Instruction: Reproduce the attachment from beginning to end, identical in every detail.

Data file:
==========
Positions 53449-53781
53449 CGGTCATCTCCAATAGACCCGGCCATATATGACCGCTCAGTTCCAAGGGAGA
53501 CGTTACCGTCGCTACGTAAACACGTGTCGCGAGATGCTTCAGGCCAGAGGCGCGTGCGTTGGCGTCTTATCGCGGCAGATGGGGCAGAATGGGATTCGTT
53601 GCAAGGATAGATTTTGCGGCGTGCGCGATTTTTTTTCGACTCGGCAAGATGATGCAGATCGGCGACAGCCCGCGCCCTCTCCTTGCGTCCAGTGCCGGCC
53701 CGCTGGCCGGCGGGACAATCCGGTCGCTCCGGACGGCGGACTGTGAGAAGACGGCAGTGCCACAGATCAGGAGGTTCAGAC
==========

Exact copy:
Positions 53449-53781
53449 CGGTCATCTCCAATAGACCCGGCCATATATGACCGCTCAGTTCCAAGGGAGA
53501 CGTTACCGTCGCTACGTAAACACGTGTCGCGAGATGCTTCAGGCCAGAGGCGCGTGCGTTGGCGTCTTATCGCGGCAGATGGGGCAGAATGGGATTCGTT
53601 GCAAGGATAGATTTTGCGGCGTGCGCGATTTTTTTTCGACTCGGCAAGATGATGCAGATCGGCGACAGCCCGCGCCCTCTCCTTGCGTCCAGTGCCGGCC
53701 CGCTGGCCGGCGGGACAATCCGGTCGCTCCGGACGGCGGACTGTGAGAAGACGGCAGTGCCACAGATCAGGAGGTTCAGAC